Saturday, January 10, 2009

caregiving - a daughter's point of view

I was caregiver and I had no rights. Mom denied her illness, outright lied to people, and she was not in her right mind. Many caregivers are in the same position. Without a geriatric assessment, and a determination of dementia or delirium, family are powerless to assist a loved one through the maze of health care. A Google search, however, gave me 13.8 million hits. We are a new market. Not that we have time to read and attend support groups!

I had to look after myself - put on the oxygen mask first, as on they recommend on the airplane. Mom fought my brother and myself, demanding we do certain things, and simply took advantage of volunteers, friends, and church friends in her desperate bid for survival. She didn't understand the impact of what she did on herself, her family, me & my family, her friends, the community and society. I am adamant that this story needs to be told for many reasons. My generation reads, researches, and questions.

Hindsight is 20-20, but I was homeless, and frustrated and Mom & I fought for most of the last 6 weeks. She was adamant about many things, and was too ill to make informed decisions. She had chemo when she was beyond being able to tolerate it. She determined dad should have radiation, when he wasn't able to make the decision himself, and it was contraindicated. Tumours are deadly at his age, and kill 80 % people within 5 years. It reduced the quality of life. I could have stayed home with dad and helped him pass peacefully. Instead, he was tortured with radiation that caused him infections, polypharmacy that induced delirium, and ensured that his quality of life was beyond what any of us could endure emotionally or support physically. I had to have him put in Long-Term Care. I could not lift him or meet his ADLs. I was on antidepressants for 18 mos., and dad was belligerent, angry, frustrated, and had a horrible time of it.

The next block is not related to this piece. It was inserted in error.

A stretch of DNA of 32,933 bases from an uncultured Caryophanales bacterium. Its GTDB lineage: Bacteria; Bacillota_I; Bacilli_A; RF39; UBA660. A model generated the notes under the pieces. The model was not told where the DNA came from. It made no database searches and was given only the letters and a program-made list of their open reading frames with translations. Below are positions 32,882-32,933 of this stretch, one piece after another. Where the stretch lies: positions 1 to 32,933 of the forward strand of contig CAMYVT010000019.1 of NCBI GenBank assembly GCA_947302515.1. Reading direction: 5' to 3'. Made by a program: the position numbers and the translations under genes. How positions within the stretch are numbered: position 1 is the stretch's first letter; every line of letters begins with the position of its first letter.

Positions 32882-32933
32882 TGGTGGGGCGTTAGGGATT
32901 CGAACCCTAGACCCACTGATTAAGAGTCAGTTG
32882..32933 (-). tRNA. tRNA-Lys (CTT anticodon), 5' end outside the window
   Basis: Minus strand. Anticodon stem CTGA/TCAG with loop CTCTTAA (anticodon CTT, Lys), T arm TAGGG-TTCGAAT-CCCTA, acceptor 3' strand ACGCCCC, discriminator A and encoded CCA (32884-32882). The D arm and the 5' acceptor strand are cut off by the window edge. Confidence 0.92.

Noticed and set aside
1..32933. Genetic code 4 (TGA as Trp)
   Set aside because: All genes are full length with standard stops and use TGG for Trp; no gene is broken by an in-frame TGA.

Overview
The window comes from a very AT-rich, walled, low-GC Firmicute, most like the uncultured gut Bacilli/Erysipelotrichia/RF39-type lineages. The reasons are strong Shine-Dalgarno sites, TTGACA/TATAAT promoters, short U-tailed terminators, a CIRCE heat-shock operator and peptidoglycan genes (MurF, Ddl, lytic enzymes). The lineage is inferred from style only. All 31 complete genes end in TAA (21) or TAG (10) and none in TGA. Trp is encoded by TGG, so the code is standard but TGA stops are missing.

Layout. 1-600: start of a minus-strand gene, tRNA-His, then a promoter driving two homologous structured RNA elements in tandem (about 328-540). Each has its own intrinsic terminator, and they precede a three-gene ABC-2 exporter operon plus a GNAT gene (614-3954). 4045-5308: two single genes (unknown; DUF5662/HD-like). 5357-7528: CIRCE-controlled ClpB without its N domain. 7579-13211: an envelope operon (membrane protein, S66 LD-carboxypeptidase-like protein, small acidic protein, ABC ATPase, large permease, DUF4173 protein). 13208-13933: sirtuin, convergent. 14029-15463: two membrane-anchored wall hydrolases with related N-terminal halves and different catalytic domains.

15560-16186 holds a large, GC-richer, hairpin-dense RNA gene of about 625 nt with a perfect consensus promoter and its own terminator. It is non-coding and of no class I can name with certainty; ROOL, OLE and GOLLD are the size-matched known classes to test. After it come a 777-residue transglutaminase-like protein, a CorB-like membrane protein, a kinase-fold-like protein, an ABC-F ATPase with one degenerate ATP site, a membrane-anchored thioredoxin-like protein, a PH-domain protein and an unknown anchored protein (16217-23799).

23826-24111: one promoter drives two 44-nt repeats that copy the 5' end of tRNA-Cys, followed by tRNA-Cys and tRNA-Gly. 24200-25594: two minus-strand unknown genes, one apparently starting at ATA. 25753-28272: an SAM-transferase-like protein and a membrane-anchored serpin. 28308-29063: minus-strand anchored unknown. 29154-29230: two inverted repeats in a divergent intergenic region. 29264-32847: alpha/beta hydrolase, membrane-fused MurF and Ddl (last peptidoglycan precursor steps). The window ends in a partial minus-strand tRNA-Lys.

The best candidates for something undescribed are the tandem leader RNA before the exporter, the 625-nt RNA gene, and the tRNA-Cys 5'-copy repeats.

I wrote my book, and post on this blog, for family members and professionals. I hope to make a difference, you will see my conclusions and suggestions for the government.

I am still angry. I know that the neighbours covered up and enabled Mom and Dad to live here beyond what they could cope with. Community members assisted Dad in doing his banking when he was physically, socially and emotionally unable to do so. I should have demanded an assessment at this time and enacted the Power of Attorney in had in my possession.

The impact on family and society is horrible. If you could see what happens around here, the filth in which people live (this house was AWFUL), and how families are not informed, you would be appalled.

How ridiculous that we cannot name a patient advocate, and entitle them to be there. We know that the poor are the least able to advocate for themselves. Busy doctors are not giving much time to many and the worst ones believe in the pop a pill philosophy. The poor are not eating properly, and must endure more chronic disease than the rest of society. They are the least able to advocate for themselves. Researcher Claire Heslop of the University of British Columbia said, people from low-income neighbourhoods may suffer from disparities in overall health care that contribute to other diseases, especially cancer. Even in a country with a universal health care system.